For whatever reason, they cut us loose after pulling us out of that slip. By that time (an hour or so), the current had slacked, and I was able to get the boat to go semi-straight, then pull the starboard into reverse to keep us straight, repeat... repeat... repeat... until I was able to make a circle and put us back on the fuel dock on our port side. Once again, I am chastised by security in that I can dock the boat there, but I assured him it was an emergency situation, and that TowBoat US was en route to put us into our slip. This all concluded at around 10PM where we went for dinner.

    The next morning, I tried the port engine, and it fired right up. I could only conclude that we had a charging issue which resulted in that engine failing the day before, and being on the charger overnight cured it... sort of. I then walked the docks in search of a diver to free us from what turned out to be 1,264 feet of crab pot line... give or take a thousand feet. I could see no reason to spend God knows how much to try and get the charging/battery issue addressed on a Sunday, so I decided I would only use the port engine for docking. Unfortunately the wind was blowing pretty good that morning, so I fired it up. It ran for about 10 seconds which lead to a very interesting departure which including enlisting the services of fuel dock personnel which enabled us to get the old girl out of her slip by hand (and a little starboard thrust) and pointed in the right direction. Then it was off to our final resting spot at Longboat Key. Only problem was, I had a flight that boarded at 7:30 in Sarasota.

    Holding position at the two drawbridges between points A and B was a bit of a pain, but we hit them pretty good. I managed to back the boat into her new slip in Longboat Key, and we made it to the airport with 8 minutes and 14 seconds to spare. We said our farewells, thanked each other for our mutual contributions to this adventure, and the trip was finished. The owner is a HOF'er, so if he wants to identify himself and add anything to this, he is more than welcomed to do so. We had a nice trip, all things considered, exchanged a few lies (I assume some of his stories were lies as I know mine were), shared a few laughs, and even cussed each other a few times. Hopefully our paths will cross again, but until then, budee budee budee… that's all, folks.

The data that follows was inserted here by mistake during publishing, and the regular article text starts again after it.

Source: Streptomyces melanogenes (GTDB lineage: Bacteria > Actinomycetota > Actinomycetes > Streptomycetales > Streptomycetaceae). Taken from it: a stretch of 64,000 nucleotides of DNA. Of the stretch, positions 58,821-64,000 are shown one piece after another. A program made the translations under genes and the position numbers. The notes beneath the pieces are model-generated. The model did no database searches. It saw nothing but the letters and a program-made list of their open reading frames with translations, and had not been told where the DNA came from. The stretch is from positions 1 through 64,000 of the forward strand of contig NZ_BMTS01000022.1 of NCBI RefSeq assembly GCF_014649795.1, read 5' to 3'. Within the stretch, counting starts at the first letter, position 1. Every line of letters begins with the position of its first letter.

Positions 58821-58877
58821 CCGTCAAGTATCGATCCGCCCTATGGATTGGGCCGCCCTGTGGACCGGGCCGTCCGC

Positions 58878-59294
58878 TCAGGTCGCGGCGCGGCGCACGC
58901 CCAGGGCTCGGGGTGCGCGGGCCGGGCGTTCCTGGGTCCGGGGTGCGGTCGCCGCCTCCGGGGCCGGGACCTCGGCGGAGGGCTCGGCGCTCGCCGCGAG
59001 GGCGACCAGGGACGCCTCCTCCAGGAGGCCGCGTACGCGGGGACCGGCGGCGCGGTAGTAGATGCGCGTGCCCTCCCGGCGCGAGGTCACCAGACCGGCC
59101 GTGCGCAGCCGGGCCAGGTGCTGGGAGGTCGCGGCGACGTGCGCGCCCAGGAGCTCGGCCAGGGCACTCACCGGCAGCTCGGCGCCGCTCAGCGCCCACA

Randy Register - Kingston, TN
    100T Master, Near Coastal Delivery Captain
    aka Freebird aka Sparky1
    1965 41DC #93

  5. #15

    Re: Mobile To Sarasota 53MY

    Wow. And this why I m so glad I don’t have to do deliveries anymore! You ever know what to expect. It s not a job it s an adventure!!!
    Pascal
    Miami, FL
    1970 53 MY #325 Cummins 6CTAs
    2014 26' gaff rigged sloop
    2007 Sandbarhopper 13
    12' Westphal Cat boat

  6. #16

    Re: Mobile To Sarasota 53MY

    Quote Originally Posted by Pascal View Post
    Wow. And this why I m so glad I don’t have to do deliveries anymore! You ever know what to expect. It s not a job it s an adventure!!!
    I fully expected to find a pot lashed against the rudder and would have never expected line alone to have that effect. Here’s what the diver removed on Sunday morning.
    Attached Images
    Randy Register - Kingston, TN
    100T Master, Near Coastal Delivery Captain
    aka Freebird aka Sparky1
    1965 41DC #93

  7. #17

    Re: Mobile To Sarasota 53MY

    Quote Originally Posted by Freeebird View Post
    I fully expected to find a pot lashed against the rudder and would have never expected line alone to have that effect. Here’s what the diver removed on Sunday morning.
    Is that line or a net? Cargo net?
    One survey away from a 53' Motor Yacht.......

  8. #18

    Re: Mobile To Sarasota 53MY

    Quote Originally Posted by oscarvan View Post
    Is that line or a net? Cargo net?
    Crab pot line. Obviously not still intact as the diver had to cut it multiple times. Another reason it’s not a good idea to run at night, but I never dreamed of losing steering as a result.
    Randy Register - Kingston, TN
    100T Master, Near Coastal Delivery Captain
    aka Freebird aka Sparky1
    1965 41DC #93

  9. #19

    Re: Mobile To Sarasota 53MY

    Randy

    Just a few followup notes regarding our delivery adventure..

    We had a mechanic take a look at the boat in the slip. It seems that there was an issue with the grounding terminal on the stbd battery, as it disintegrated in his hand while he was trying to tighten the connection. After a $1.50 part replacement, both engines started up, and ran at 1000rpm at the dock for about 1 hr. Alternators are charging the batteries, lots of juice (over 13 V). Still problems with the fuel, but the bowls are cleaner, and the gunk is less noticeable. The generator fuel from the tank to the racor is totally clogged. The mechanic is coming back next week with an air compressor to blow out the crap.

    All in all, no one died, the boat is safe, the satellite tv is working, and the dog is happy. So chalk up another successful delivery. And merry Christmas to you and yours.

    mderlick

  10. #20

    Re: Mobile To Sarasota 53MY

    Great news, Marty, but that really surprises me about the battery given the guys at Dog River checked the connections when the starboard wouldn’t start and found a loose ground. Glad your pup is back with you and enjoying the boat.

    Merry Christmas to you and yours as well. Hope you and your family enjoy the boat.
    Randy Register - Kingston, TN
    100T Master, Near Coastal Delivery Captain
    aka Freebird aka Sparky1
    1965 41DC #93